Judy W. (Tucker, GA)
Roots of the Olive Tree
This novel was a good read, but nothing exceptional. It is an intriguing theory which is set forth by the author. Although the author sought to leave the reader with a surprise ending, I thought it was too far-fetched.
Betsy R. (Gig Harbor, WA)
One of the summer's best
I purposely saved my copy of The Roots of the Olive Tree for a vacation because I could tell it would be the kind of book that be perfect-and it was. I love family stories, particularly when they center around women as I have three sisters and three daughters. Much of the family story resonated with me but I also liked the setting and the background of the olives and all that goes into growing, processing and marketing them. I would definitely recommend this book to my book club.
Bonnie D. (Brecksville, OH)
Roots of the Olive Tree
Meet five generations of intriguing women who live together in the old family home in an olive grove in northern California. I was immediately drawn into the world and history of these women, especially 112-year-old Anna and her 90-year-old daughter, Bets. As their stories unfolded, I needed to keep reading to discover more about their past and family history. The writing is strong and nicely flows from one woman’s story to another. The Kellers are far from perfect. They have long kept secrets and strained relationships, but they are deeply connected by their DNA. Anna tells her great, great granddaughter Erin that “roots” are important whether they belong to a tree or to a family. Book discussion groups will have plenty to talk about.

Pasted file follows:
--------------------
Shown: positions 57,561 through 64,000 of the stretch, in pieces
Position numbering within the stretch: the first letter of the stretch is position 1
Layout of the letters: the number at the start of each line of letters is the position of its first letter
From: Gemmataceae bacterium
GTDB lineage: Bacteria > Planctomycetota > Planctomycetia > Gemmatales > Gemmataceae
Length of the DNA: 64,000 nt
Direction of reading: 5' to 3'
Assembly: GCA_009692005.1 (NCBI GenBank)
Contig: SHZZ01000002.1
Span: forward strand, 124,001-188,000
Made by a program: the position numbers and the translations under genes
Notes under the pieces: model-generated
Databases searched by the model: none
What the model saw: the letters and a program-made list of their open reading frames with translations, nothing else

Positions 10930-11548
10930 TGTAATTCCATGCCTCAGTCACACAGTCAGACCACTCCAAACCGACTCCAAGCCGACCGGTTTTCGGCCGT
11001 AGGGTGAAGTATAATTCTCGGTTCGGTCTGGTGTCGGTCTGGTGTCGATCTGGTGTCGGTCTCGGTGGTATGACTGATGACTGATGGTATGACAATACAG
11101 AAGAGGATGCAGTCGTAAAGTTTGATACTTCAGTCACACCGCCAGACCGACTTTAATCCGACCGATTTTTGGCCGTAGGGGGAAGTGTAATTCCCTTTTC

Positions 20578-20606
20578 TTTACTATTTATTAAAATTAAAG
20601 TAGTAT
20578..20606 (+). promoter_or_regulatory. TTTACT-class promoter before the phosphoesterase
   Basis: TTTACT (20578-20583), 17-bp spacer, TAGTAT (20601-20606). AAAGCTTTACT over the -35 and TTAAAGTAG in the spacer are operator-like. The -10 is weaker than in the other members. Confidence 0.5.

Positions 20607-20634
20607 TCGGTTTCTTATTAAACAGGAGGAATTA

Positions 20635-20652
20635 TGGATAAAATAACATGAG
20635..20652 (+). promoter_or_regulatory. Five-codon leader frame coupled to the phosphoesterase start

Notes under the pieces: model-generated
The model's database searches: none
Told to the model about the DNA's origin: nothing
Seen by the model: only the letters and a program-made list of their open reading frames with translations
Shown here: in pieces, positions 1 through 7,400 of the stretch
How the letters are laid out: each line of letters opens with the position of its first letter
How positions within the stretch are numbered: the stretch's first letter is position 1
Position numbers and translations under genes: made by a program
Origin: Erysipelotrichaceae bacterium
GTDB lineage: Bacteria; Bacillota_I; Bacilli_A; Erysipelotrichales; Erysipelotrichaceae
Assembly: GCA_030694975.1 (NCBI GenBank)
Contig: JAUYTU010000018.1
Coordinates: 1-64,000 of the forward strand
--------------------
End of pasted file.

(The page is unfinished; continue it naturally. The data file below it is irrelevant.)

Jacqueline S. (Gladstone, MO)
A Good Read
I enjoyed this book, it had the important ingredients: strong characters that I cared about and was interested in and a good story that moved along. The author had me involved from the beginning, and I was curious to know what the outcome of the different situations with each character would be. I was disappointed with the ending: the trip to Austrailia was never described or really discussed-and it was a big, important piece of Anna's story. The last chapter felt tacked on as a quick ending for the book. After investing in these women's lives, I wanted to know what happened to them in more detail. I also was disappointed that Bets died-I realize the symobolism of that-the end of secrets, etc. BUT, it was not the end of secrets and the break in that amazing line of women was a let down. This book was still a good read and it will be fun to see what the author comes up with in her next novel.
Joy N. (Gilbert, AZ)
The Roots of the Olive Tree
I did enjoy this book. The story told from various viewpoints kept me engaged. There were several twists and turns that I didn't expect. A very entertaining summer read.
Sally G. (Saint Johns, FL)
This story has five generations of women all in the same home. The story catches you in the beginning and attaches you to one of the women. It progresses to the secrets and loves that women hide in their hearts.
Buy a jar of olives and let your tongue roll around it as your mind wanders through the olive groves.
Kay K. (Oshkosh, Wisconsin)
The Roots of the Olive Tree (or secret lives among the olives)
The secrets in this book are what lured me in and kept me reading. The Keller women were real people and they all have secrets, bigger secrets than most of us. Anna becomes the oldest living person alive and her secret may be part of the answer of why these women seem not to age. The drama of life surrounded Calliope and her daughter, Deb, and Deb's daughter. But the real drama was with Bets. I didn't like Bets in the beginning but she became my favorite character. So you are really getting the story of five women which are separate from the others but still entangled with them. The olives and family bring them all together in the place of their origin.
This book is rich in ideas for discussion and would be a superb book for a book club, more so for women and those with some life experience.